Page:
Ensure an Equitable Education for all UNH Students during COVID-19 Pandemic
Due to the COVID-19 pandemic, the University of New Hampshire has relied on methods of online learning to enable the pursuit of higher education during these unprecedented times. The pandemic has caused international sanitary crises, loss of lives, economic hardships, and significant social costs. With this in mind, there is a clear inequity when analyzing the impact of online learning on people of color. Research has shown that online learners’ performance has a strong association with their demographic characteristics, such as regional belonging, socio-economic standing, education level, age, gender, and disability status. These factors significantly impact a student's ability to succeed when pursuing their education online to such an extent that NASPA characterized the COVID-19 pandemic as a wake-up call to close the digital divide and address the lack of intentional planning and structure of technology-mediated education and advising. Sign PetitionSign Petition
In our research, we found the relationship between intersectionalities of race and socioeconomic status, often produces a correlation that can be attributed to the systematic oppression of marginalized identities, which poses the possibility of even more inequalities in online learning. A report from the Leadership Conference on Civil Rights Education Fund found that “roughly 1 out of 7 [black people] and 1 out of 8 Latinos subscribe to broadband at home, compared to 26.1 percent of whites. One-third of Asians and roughly 1 out of 8 Native Americans have broadband at home.” This lack of accessibility to required technologies such as the internet reveals that students of color are systematically denied the resources required to succeed in a digital educational setting. Additionally, our research found that socioeconomic status has a significant influence on the accessibility of materials necessary in pursuing an education online. Low-income households are most impacted by digital unavailability, with more than 2 in 5 having only limited access to a computer or the internet. The inaccessibility of these resources is detrimental to the success of low-income students, many of whom are students of color due to the intersectionalities of race and socioeconomic status, in online learning programs. This leaves students of color at risk of falling behind academically, jeopardizing their fundamental right of receiving an equitable education in a setting that allows them to thrive.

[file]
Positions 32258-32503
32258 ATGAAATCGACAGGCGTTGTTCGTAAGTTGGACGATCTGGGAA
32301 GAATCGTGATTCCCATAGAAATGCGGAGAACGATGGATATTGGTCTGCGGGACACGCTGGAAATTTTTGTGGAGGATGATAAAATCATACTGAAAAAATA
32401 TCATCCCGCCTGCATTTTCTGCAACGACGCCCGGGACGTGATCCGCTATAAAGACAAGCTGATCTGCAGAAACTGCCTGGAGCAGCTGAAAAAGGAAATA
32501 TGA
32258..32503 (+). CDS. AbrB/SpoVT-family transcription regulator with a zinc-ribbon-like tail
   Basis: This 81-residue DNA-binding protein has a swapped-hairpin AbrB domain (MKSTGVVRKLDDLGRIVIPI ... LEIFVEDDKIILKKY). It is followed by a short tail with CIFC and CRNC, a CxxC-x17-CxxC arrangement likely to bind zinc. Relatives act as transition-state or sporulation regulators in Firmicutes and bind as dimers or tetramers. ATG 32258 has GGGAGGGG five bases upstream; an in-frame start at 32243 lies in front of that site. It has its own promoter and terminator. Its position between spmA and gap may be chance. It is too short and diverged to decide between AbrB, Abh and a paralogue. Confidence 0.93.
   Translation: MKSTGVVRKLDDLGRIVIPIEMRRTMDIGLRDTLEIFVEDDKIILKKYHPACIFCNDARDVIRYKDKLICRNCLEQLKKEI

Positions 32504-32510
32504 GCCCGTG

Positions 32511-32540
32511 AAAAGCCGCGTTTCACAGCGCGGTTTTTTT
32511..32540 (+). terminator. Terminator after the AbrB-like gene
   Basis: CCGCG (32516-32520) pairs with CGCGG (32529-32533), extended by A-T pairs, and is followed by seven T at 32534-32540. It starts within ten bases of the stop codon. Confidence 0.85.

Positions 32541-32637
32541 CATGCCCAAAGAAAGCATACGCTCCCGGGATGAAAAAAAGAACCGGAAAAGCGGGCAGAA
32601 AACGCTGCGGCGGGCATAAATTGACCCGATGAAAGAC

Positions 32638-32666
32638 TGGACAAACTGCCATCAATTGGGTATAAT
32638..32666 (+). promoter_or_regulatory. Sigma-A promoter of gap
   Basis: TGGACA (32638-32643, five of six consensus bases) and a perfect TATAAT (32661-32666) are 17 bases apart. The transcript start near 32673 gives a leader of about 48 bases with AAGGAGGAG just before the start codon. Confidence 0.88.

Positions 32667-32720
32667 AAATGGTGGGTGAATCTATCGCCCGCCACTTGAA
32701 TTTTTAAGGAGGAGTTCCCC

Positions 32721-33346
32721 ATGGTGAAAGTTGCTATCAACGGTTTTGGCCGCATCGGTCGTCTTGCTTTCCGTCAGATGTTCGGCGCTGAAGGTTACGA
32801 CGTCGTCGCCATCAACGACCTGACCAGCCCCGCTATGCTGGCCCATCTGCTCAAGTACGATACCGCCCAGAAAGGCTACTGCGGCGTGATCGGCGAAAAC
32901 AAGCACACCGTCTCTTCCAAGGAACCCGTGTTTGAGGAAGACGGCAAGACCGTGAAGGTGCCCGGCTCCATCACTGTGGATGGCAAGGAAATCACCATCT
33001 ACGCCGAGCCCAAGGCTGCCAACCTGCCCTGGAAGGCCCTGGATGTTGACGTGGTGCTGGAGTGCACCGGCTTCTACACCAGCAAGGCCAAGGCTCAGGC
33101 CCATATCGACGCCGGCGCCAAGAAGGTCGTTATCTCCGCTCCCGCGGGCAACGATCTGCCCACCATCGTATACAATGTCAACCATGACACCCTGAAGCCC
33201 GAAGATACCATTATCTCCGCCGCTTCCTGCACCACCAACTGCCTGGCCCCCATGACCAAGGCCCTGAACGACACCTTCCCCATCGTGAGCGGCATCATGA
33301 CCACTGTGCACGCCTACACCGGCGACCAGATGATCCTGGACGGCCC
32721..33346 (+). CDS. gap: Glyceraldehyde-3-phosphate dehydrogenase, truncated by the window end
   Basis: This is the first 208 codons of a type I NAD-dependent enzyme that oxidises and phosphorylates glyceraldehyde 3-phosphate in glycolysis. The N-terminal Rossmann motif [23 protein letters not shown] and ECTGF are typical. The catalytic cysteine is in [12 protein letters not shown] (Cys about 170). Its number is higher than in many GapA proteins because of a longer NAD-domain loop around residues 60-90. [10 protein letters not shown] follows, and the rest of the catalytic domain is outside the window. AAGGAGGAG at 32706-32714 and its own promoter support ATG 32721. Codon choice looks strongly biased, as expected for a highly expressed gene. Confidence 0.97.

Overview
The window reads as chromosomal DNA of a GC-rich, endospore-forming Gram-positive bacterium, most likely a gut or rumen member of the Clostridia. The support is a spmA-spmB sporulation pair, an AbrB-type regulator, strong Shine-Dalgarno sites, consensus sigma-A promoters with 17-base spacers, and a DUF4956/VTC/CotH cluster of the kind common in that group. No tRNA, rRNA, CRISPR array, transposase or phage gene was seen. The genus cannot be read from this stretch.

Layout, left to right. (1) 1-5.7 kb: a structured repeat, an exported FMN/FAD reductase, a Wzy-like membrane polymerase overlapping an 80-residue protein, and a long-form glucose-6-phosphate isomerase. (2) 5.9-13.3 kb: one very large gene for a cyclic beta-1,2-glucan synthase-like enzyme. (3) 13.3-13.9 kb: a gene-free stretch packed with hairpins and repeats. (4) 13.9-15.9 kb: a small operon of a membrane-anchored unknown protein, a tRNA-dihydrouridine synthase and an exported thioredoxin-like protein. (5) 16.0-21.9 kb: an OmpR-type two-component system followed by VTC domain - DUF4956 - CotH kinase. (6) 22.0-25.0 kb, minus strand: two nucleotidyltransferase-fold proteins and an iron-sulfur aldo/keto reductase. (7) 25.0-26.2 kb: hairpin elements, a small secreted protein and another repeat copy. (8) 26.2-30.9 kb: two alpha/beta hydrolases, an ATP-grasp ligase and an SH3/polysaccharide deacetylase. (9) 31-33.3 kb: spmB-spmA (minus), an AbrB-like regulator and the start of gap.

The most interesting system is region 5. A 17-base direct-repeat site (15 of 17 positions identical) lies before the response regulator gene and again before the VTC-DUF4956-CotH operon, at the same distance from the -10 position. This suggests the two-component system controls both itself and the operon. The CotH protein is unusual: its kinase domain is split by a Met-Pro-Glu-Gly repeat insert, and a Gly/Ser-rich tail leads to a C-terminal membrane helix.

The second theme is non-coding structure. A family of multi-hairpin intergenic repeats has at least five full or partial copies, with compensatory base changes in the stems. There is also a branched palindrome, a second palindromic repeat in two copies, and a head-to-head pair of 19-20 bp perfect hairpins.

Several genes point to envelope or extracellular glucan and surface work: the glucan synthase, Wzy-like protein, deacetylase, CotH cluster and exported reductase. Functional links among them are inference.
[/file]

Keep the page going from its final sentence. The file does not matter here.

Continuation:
The University of New Hampshire claims states that “diversity, equity, accessibility, and inclusion are foundational values inextricably linked to achieving [their] educational mission.” Despite this claim of commitment, the University has yet to address the barriers of oppression that manifest in its online learning program. We demand that these issues be addressed through the implementation of a pass/fail grading system to ensure the success of students of color in a digital educational setting. In doing so, the University acknowledges the inaccessibility of resources necessary in the online pursuit of higher education due to the systematic oppression of marginalized identities. Hence, the grading policy will ensure ‘an environment of inclusive excellence where all students can thrive’ during the era of online learning.